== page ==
What’s Behind The Selloff? Here Are 3 Possible Reasons…

The stock market is undergoing an official correction, which means the price has fallen at least 10% from its high. The question is why.

I’ve written about this before as the situation was unfolding. But as I consider the current state of the stock market right now, there are the only three possibilities I see… and two of the three point to even lower prices.

Here Are The Three Possibilities I See:
1) The decline is an overreaction to coronavirus fears.
2) The decline is a justified reaction to the possibility of a pandemic.
3) This is a typical decline that precedes a recession.

The best case is that the market is overreacting to the coronavirus. But we have seen pandemics before, and traders didn’t react like this. For example, in 2009, pH1N1 influenza swept across the globe. According to the CDC reports, from April 2009 to April 2010, the United States experienced approximately 60.8 million cases, 274,304 hospitalizations, and 12,469 deaths due to the virus.

And what did the stock market do? A lot, actually. Over that same period, the S&P climbed 48%.

So, the last time we dealt with a pandemic, the broader market gained nearly 50%. That tells me it’s probably not coronavirus dragging stocks down now. Traders can look past the virus as they did in 2009. That pandemic occurred after stocks had bottomed, after the end of the recession that began in 2008 was in sight.

[Related: Our Experts Weigh In On The Selloff]

What This Means

Let’s assume this decline is not simply due to an overreaction to coronavirus fears. We can cross out the first possibility.

Here Are The Three Possibilities I See:
1) The decline is an overreaction to coronavirus fears.
2) The decline is a justified reaction to the possibility of a pandemic.
3) This is a typical decline that precedes a recession.

Looking at the two remaining choices, I don’t think the decline is necessarily being driven by just one or the other. I think it’s more likely that it’s both.

The coronavirus most likely will get worse. The reaction we are already seeing is based on a handful of cases and relatively few deaths. The 2009 H1N1 virus affected about one in five people and killed more than 12,400. Details of that story were lost in the optimism of the economic recovery.

In this environment, where fear is high, the virus will slow the economy. And this time, we don’t have the benefit of an economic book. In fact, even before the first coronavirus cases were announced, the economy was already showing signs of a slowdown.

Just last spring (which seems like such a long time ago), the yield curve inverted, which was an indicator that a recession was likely to start in the following 12-18 months. But it seems that signal was largely forgotten in the exuberance of last year’s stock market rally.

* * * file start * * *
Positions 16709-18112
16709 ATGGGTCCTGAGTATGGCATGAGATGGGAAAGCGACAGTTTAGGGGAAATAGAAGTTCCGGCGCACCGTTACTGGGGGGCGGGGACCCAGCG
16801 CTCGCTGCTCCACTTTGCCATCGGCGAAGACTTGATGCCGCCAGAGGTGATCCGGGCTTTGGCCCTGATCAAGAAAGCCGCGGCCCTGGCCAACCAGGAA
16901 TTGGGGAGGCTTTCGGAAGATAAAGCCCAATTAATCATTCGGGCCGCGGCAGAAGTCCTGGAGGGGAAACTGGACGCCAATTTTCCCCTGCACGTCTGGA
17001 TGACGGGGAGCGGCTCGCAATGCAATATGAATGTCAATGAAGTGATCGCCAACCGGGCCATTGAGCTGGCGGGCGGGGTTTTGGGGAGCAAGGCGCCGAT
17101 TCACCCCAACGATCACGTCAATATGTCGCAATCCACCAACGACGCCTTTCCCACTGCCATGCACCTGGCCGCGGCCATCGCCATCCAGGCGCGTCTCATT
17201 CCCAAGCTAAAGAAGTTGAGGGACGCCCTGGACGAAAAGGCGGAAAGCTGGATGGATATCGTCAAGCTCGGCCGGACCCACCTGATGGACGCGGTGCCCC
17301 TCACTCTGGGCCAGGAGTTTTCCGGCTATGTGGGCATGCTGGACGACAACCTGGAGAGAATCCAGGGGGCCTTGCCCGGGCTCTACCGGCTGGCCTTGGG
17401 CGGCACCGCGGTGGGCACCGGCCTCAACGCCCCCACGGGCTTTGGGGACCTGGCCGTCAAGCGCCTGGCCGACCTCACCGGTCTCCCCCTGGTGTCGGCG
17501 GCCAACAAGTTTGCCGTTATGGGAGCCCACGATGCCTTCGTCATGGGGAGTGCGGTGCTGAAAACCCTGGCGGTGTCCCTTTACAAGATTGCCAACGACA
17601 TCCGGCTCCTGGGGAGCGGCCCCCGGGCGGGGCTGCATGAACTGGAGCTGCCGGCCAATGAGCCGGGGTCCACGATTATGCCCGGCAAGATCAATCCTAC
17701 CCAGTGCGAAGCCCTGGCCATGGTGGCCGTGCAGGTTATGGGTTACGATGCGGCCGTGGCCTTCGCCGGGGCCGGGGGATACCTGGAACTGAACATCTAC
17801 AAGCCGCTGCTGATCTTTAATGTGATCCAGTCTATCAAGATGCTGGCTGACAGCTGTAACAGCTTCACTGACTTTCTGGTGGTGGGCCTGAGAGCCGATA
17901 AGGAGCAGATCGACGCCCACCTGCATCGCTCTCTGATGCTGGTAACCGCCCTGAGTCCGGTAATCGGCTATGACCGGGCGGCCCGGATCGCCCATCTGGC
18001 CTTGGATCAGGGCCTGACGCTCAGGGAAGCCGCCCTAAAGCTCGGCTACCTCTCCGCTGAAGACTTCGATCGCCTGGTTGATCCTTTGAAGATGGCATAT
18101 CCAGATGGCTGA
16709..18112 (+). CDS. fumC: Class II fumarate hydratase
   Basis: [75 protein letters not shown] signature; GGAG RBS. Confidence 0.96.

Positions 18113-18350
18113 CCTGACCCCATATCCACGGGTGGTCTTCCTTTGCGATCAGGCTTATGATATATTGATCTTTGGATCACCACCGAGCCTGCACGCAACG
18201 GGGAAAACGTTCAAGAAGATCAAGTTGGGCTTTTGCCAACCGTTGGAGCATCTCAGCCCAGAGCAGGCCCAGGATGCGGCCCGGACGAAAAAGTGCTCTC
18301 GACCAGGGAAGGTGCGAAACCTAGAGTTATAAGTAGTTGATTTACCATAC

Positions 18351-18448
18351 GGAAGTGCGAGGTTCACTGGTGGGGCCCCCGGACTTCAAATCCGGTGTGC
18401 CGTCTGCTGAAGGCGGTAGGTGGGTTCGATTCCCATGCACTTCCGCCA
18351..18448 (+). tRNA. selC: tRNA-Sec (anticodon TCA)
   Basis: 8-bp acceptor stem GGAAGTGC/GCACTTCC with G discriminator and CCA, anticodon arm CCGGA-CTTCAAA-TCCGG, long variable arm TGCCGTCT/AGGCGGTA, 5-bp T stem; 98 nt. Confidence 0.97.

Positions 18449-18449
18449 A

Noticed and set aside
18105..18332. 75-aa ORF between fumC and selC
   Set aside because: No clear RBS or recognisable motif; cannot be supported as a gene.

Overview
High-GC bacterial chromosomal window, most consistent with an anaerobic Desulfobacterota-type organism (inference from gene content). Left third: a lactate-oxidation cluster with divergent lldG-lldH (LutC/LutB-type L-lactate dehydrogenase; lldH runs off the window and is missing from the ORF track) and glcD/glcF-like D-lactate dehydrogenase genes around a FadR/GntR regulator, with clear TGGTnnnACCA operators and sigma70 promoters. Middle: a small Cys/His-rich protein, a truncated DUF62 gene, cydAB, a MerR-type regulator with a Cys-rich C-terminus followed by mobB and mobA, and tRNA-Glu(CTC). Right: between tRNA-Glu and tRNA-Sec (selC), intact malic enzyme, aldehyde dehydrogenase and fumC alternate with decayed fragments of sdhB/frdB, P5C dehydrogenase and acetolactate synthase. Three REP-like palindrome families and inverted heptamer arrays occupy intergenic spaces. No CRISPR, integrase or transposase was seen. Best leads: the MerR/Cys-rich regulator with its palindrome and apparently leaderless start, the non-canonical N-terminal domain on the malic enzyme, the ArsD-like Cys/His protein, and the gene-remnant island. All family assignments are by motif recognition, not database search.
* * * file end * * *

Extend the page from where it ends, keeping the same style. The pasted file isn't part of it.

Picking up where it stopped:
Now, those chickens are coming home to roost.

So, if it’s true that this decline is both (a) a justified reaction to the possibility of a pandemic, and (b) a typical decline that precedes a recession, what happens next?

What Could Happen Next

Well, it’s been about a year since the “inverted yield curve” signal, which tells us to expect a recession 12-18 months following an inversion. Based on that timeline, we can expect to see a recession this year. Current conditions indicate the recession could already be starting.

However, because economic data is reported with a lag, economists won’t be able to pinpoint the beginning of the recession until at least eight months after it starts.

We can’t wait for the official start of the recession. We need to act using data the market is providing.

The first thing the market is telling me is to not stretch beyond what my system is telling me. It’s a proven system that’s delivered winning trades for Income Trader readers more than 90% of the time (going back to 2013). And right now, it’s telling me to hold tight and wait for the dust to settle.

This isn’t a surprise after the fastest 10% correction in the history of the S&P 500. More than 84% of stocks in the S&P 500 are in corrections, meaning they are at least 10% below their 52-week high. Just 8% of stocks in the index are up over the past week, and none gave an Income Trader Volatility (ITV) “buy” signal.

These are unusual market conditions, and I don’t expect them to continue for an extended period. There should be ITV signals in the next few days. If I see significant opportunities early next week, I will send a recommendation to my readers as market conditions change. You can go here to learn how to put your name on the list and get my latest trades as soon as they are available.